Manual vs. Computerized Inventory Management

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Each business regardless of its size needs to have an operational inventory management system. Inventory management assists in accounting, as well as tracking your merchandise count.

The choice of whether to use a manual or computerized inventory control system lies on you as the business owner. For example, by using a manual inventory system the business updates the inventory by physically counting the items on a frequent basis, thus, there is no need to have a technical system to manage the inventory, on the  other hand, by using a computerized inventory system you do have to install a technical program such as a point of sale system, but this will keep track on your transactions and so the counting of your inventory- for more information on point of sales systems, click here-.

Nevertheless, both systems have their advantages and disadvantages.

Manual Inventory Management System


  1. Simplicity

For small businesses with limited stock or companies that have a slow inventory turnover, the manualized system of inventory control works well for it.

You will be able to track all your sales and stock manually without undergoing any unnecessary stress. This is also known as the eyeball test.

All you have to do is crunch a few numbers to determine whether you need to request for more stock. You, therefore, do not need to spend money acquiring inventory software or even taking time to learn how to operate the software.

  1. It Provides Business Owners with a Sense of Control

Manual systems provide the small business owner with a better sense of control. You will not need to rely on the instructions provided by the computer indicating that you need to order new merchandise. You can handle all these processes on your own.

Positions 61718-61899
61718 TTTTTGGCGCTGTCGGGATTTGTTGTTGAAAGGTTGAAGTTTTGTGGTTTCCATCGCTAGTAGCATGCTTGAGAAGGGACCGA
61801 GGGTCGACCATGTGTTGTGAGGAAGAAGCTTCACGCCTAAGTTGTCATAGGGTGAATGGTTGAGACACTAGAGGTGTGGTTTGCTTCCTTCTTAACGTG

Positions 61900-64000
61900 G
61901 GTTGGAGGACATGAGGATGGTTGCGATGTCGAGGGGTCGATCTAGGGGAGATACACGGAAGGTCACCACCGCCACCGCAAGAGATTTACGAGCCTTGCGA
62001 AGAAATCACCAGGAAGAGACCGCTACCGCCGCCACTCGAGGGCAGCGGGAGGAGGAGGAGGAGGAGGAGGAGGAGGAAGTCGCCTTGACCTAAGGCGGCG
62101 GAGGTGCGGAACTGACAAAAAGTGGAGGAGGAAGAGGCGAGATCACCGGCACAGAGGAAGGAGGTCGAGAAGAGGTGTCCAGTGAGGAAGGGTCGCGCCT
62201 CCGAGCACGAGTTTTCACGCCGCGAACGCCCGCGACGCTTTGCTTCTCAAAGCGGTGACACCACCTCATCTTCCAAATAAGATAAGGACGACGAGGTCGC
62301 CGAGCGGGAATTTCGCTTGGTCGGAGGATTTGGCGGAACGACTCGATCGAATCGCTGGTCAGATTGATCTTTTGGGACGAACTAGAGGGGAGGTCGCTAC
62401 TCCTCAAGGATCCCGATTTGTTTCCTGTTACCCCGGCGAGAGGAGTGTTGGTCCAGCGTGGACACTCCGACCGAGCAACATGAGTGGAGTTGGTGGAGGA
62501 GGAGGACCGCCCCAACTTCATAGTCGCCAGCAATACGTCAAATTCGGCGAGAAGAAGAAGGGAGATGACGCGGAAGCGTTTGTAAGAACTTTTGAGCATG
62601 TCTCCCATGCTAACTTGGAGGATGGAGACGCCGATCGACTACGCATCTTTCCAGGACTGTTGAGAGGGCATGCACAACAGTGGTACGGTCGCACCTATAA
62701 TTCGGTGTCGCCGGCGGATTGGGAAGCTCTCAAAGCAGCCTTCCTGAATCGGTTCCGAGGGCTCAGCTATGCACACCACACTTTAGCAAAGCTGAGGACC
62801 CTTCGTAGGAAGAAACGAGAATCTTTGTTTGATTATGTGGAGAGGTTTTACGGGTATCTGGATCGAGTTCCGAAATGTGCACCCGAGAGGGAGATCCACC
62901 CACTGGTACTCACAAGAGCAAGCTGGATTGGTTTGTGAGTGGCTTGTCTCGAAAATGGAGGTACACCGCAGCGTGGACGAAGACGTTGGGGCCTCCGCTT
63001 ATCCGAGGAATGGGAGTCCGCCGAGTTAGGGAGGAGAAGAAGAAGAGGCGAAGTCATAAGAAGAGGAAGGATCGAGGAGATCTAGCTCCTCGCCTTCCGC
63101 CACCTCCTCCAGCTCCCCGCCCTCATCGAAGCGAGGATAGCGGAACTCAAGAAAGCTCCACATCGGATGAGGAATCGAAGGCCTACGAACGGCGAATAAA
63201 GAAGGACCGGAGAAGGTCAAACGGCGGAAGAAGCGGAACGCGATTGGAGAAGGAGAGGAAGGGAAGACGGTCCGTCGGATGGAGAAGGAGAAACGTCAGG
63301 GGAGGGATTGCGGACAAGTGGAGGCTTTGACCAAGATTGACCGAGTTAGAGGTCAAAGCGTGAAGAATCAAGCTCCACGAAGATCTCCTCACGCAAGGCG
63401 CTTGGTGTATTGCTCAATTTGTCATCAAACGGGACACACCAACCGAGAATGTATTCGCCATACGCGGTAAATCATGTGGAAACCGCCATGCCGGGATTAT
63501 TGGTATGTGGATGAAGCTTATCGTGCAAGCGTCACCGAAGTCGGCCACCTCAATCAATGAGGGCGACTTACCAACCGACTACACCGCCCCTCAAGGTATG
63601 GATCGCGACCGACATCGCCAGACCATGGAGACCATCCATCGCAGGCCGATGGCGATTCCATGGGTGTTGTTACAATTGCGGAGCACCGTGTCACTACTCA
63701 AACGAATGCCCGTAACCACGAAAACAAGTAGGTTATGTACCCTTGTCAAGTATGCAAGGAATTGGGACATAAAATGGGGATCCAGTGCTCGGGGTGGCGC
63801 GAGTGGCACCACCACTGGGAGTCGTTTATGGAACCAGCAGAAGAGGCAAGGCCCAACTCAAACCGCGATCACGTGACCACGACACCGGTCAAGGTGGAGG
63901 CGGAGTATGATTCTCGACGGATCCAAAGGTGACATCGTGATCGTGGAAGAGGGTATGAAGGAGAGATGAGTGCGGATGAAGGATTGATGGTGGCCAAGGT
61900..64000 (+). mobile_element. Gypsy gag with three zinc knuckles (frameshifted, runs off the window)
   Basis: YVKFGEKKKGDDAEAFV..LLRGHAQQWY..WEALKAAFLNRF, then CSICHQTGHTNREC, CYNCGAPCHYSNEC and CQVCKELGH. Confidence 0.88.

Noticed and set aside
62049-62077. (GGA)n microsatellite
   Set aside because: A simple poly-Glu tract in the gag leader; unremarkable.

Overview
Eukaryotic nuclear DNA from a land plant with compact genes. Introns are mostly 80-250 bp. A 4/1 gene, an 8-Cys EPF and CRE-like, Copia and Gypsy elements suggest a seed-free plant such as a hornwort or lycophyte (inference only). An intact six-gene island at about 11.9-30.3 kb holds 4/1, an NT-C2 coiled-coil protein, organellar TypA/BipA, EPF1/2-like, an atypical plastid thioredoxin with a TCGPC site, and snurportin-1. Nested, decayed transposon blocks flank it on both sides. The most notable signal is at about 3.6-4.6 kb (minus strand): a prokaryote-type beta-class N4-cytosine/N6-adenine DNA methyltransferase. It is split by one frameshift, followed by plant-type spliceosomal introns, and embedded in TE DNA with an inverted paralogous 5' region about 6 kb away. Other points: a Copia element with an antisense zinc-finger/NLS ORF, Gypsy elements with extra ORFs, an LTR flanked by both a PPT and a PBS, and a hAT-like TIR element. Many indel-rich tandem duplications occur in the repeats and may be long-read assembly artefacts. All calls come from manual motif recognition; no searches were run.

Additionally, getting to view your merchandise before making a purchase will make it possible for you to assess the condition of all your merchandise. You get to ensure that your clients will not receive goods that have been damaged.

Disadvantages of the Manual Inventory Control

  1. The System is Labor Intensive

Manual inventory control systems are labor intensive regarding their operations. Regular monitoring will be required to make sure that all transactions have been accounted for.

You also need to regularly check to confirm that all products on sale are at the appropriate stock levels. It also becomes challenging to share information across your business, as the process of accessing your inventory records tends to be more cumbersome.

You could use the time you are spending accessing the stock levels performing more productive roles in the business.

  1. Increased Chances of Human Error

Manual inventory systems are heavily reliant on personnel actions. This, therefore, increases the risk of human error taking place.

Your employees may forget to record certain transactions. They could also miscount the total number of products that are remaining.

A miscount could lead to unnecessary costs occasioned by an increase in the stock inventory.

Computerized Inventory Control Systems

The success of any business operation lies in the management’s ability to track and monitor the stock levels efficiently.

Your business can increase its bottom line when you have access to up-to-date data on office supplies that are required, products available for sale, and the raw materials needed for continued manufacturing.

Your enterprise will be better positioned to address any changes that may occur in your supply chain when you have a computerized system in place.


  1. Consistency

Businesses operate more efficiently when their processes get executed in a manner that is consistent. Computerized inventory control ensures that all reports are uniform.

Whether you are looking at orders or business related documents, they will all have a certain type of uniformity, regardless of when they were created. It is a factor that makes it easier to read the documents.

  1. Accuracy

It is perhaps the most significant benefits associated with computerized inventory control. Human error is common in any business setting.

Manual inventory management means that error margins are likely to widen with every update made to the list.

A typo or simple miscalculation can lead to a severe problem. This is something that is less likely to occur with electronic software.